Cancer Research UK says more people are surviving malignant melanoma, the most dangerous form of skin cancer. Their latest statistics, published online this week, reveal that more than 8 in 10 people diagnosed with malignant melanoma will now survive the disease. Forty years ago, the survival rate was only around 5 in 10.

The charity says the improvement is most likely due to better treatments and earlier diagnosis, and also because people are more aware of the symptoms.
The report shows that 80% of men and 90% of women live more than ten years after being diagnosed with malignant melanoma compared with only 38% of men and 58% of women in the early 70s.

In the UK every day, around 35 people discover they have malignant melanoma, totalling nearly 13,000 new cases a year.
Professor Richard Marais, director of the Cancer Research UK Paterson Institute for Cancer Research at the University of Manchester, says in a statement that much of the huge progress in the fight against skin cancer is down to the generosity of supporters who have funded research that increases understanding of the disease and finds new ways to beat it. He says:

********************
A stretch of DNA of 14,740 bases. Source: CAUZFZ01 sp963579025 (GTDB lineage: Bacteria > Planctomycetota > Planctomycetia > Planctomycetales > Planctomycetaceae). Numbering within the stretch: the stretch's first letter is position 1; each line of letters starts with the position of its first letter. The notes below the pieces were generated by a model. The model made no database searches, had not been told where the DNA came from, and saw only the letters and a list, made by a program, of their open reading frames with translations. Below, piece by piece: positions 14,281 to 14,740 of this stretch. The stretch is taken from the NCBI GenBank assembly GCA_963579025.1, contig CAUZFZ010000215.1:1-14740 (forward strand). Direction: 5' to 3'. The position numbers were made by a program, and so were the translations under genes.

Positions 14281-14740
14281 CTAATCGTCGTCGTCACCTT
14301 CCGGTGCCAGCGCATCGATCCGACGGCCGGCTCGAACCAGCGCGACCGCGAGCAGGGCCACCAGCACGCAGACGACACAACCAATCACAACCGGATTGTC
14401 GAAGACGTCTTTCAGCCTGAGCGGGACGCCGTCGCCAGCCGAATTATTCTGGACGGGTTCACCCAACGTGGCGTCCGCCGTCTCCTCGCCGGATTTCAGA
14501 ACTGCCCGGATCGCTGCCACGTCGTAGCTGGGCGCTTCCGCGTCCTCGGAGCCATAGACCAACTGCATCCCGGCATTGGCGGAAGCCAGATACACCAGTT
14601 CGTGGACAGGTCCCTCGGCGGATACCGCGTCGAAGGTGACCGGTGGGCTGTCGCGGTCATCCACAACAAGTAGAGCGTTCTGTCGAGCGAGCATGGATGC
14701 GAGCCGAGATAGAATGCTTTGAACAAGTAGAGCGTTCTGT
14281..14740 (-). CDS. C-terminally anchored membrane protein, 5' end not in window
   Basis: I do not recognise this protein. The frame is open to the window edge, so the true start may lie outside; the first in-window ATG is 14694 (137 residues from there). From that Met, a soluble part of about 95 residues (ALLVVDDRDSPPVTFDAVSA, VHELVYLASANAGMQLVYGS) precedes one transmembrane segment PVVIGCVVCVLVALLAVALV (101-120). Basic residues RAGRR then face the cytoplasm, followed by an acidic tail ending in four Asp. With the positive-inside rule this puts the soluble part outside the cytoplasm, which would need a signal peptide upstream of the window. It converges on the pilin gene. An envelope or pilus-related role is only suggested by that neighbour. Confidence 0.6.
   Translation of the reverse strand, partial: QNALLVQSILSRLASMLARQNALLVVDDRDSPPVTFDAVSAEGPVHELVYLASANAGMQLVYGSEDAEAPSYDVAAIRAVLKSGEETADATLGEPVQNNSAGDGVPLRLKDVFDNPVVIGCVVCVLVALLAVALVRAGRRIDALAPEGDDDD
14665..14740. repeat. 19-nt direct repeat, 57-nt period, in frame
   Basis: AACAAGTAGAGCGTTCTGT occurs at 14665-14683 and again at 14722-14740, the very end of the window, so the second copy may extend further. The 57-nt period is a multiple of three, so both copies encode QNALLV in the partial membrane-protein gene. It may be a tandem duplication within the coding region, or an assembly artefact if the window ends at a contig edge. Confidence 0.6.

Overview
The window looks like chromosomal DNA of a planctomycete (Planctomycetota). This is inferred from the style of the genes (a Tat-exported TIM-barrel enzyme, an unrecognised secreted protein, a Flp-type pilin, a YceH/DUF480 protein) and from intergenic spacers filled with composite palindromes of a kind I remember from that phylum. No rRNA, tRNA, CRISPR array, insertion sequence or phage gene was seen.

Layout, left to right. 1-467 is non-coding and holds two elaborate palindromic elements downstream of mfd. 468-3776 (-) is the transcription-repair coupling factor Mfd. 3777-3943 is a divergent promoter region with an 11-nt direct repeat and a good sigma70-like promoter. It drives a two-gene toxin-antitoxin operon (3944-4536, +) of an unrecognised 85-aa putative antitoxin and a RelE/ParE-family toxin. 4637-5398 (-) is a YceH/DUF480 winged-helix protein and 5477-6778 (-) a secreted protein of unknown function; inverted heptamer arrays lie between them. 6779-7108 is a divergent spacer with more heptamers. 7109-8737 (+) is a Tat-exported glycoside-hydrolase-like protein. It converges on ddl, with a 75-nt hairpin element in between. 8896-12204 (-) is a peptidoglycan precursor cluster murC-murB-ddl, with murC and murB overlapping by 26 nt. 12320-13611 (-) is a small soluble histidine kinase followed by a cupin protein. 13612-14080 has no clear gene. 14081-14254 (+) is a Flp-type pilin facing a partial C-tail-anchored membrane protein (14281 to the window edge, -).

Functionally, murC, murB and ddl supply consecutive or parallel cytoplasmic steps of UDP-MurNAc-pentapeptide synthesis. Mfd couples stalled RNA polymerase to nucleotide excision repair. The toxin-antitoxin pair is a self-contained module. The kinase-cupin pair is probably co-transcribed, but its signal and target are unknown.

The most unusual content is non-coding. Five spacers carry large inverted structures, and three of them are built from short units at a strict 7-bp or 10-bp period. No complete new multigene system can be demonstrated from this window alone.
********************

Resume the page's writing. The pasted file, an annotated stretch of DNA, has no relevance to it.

There are now some very effective new drugs, such as vemurafenib, which was developed with the help of research funded by the charity.

"Although these drugs do not cure skin cancers, they can give patients with advanced melanoma valuable extra months and show the progress we are making," Marais adds.
Skin cancer is one of the fastest rising cancers in the UK, which the charity says is likely due to more Britons sunbathing than before, and the rise of cheap package holidays in earlier decades.

Treatment for skin cancer is more likely to succeed the earlier the disease is detected. The key to early diagnosis, says Dr. Harpal Kumar, Cancer Research UK's chief executive, is to get to know your skin, notice anything unusual, such as a change to a mole or a blemish that hasn't healed after a few weeks, and see your doctor.